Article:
Review of Development Opportunity – CILIP Conference 2019

Sharon Wright successfully applied for funding from the CILIP South West Professional Development Grant Scheme which allowed her to attend the CILIP Conference in Manchester this year. Here is her report:

“Earlier this year I began work in a public health library, alongside my existing roles as a library assistant in a public library and a final year student studying for a BSc in Information and library studies. I felt that this was an ideal point to focus on my career development and was lucky enough to be awarded a student bursary by the CILIP Community, Diversity and Equality Group to attend the CILIP annual conference in Manchester. The bursary, however, did not include my travel costs. I, therefore, applied for a grant from the CILIP SW Professional Development Grant Scheme to cover these and was very grateful to receive this as, without this help, I would have been unable to attend.

The conference brings together people from across all library and information sectors for two days of collaboration, debate, inspiration and networking. It covers a broad range of topics with a variety of different workshops and lectures which you can attend depending on your own interests and included four keynote speakers. I have outlined below information about some of the sessions which I attended and really enjoyed.

Kriti Sharma

Kriti was the first speaker, opening the conference with her keynote speech exploring how the lack of diversity in technology and the creation of artificial intelligence (AI) has led to human bias influencing this technology. She spoke about the need for data ethics and ethical algorithms, sharing her vision of how AI might be used to create better, fairer societies if applied to solving the right problems.  Her speech was both engaging and thought provoking – an ideal start to the conference!!

Hong-Anh Nguyen

The second day began with another inspiring key-note speech, questioning diversity in the library and information sector. The theme of diversity and inclusion was a common thread running through many of the conference sessions and Hong-Anh spoke about the need to move beyond good intentions and strategies, towards individual and collective action to enable change, asking ‘what power do you have to change things?’. I learnt about the idea of ‘reverse mentoring’ – when a leader or manager is paired with a BAME (black, Asian and minority ethnic) colleague enabling them to see things from a different perspective and blinded recruitment panels, where details are removed from applications to remove unconscious bias.  Both are ideas which I would like to consider further to ensure the library and information profession accurately reflects the needs of the communities that we serve.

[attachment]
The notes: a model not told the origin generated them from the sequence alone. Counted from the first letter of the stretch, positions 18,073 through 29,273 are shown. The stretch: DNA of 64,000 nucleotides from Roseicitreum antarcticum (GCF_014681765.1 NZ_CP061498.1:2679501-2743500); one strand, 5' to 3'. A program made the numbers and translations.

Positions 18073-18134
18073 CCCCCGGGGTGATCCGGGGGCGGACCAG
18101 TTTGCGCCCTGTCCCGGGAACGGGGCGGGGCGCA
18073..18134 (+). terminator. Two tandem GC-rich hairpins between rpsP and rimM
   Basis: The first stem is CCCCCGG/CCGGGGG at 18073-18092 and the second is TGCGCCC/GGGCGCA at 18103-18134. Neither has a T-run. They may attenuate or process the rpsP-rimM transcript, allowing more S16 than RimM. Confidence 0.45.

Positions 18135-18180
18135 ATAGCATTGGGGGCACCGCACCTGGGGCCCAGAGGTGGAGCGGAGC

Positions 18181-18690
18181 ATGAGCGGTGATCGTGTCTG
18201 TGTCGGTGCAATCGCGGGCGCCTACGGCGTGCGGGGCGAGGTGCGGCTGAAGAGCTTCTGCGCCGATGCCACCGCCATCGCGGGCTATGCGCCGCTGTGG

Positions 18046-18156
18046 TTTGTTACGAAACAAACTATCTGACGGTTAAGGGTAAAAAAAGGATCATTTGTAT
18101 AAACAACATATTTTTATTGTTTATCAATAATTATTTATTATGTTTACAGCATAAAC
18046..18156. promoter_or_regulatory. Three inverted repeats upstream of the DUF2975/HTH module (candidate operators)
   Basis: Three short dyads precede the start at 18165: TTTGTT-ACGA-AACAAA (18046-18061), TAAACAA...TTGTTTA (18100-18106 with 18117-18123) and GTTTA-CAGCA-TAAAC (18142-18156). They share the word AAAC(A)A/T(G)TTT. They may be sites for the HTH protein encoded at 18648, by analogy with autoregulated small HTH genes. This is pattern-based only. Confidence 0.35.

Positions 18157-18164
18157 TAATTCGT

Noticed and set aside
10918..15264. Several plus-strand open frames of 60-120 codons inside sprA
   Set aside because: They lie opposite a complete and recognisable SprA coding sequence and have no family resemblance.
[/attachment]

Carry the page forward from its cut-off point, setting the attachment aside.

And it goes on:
Leaders Network career tips Panel.

This was a session which I chose to attend, with members of the CILIP leaders network sharing their experiences regarding one aspect of leadership. The panel came from a wide range of backgrounds with different job roles and I found the session inspiring. Some common tips included say yes and take opportunities when they occur, adapt to change and build your resilience, do things you are passionate about and retain a work life balance.

I would say to anyone considering applying for future bursaries or getting involved in future development opportunities to go for it! Everyone that I met was so friendly, willing to share their ideas and experiences and passionate about library services. I learnt so much, met so many new people and am extremely grateful to CILIP SW and their Professional Development Grant Scheme for enabling me to take advantage of this opportunity.”



A Training Day with Nicola Morgan

By Gareth Evans, School Librarian based in Chippenham.

On Friday 29 March the CILIP Youth Libraries Group South West of England hosted a one-day training event run by internationally acclaimed author Nicola Morgan, author of around 100 books. In 2005 Nicola wrote her award-winning book, Blame My Brain, which explains to teenagers, teachers and parents what goes on inside a teenager’s head during adolescence. Since then Nicola has written several wellbeing books for teenagers, covering a range of topics like stress, friendships, bullying, social media and life online. The theme for the day was young people, mental health and reading. The event was attended by 80 professionals from school, university, health and public libraries.

The day was divided into three sessions. In the first session, Nicola discussed the development of a teenager’s brain, how this explains the behaviour and emotional problems teenagers have during adolescence. Nicola then went on to explain how we as adults get stressed and how this can relate to teenagers as well. Finally, she discussed the side effects of over-using screens & social media, and the impact on our concentration, self-esteem, mental health and lifestyle.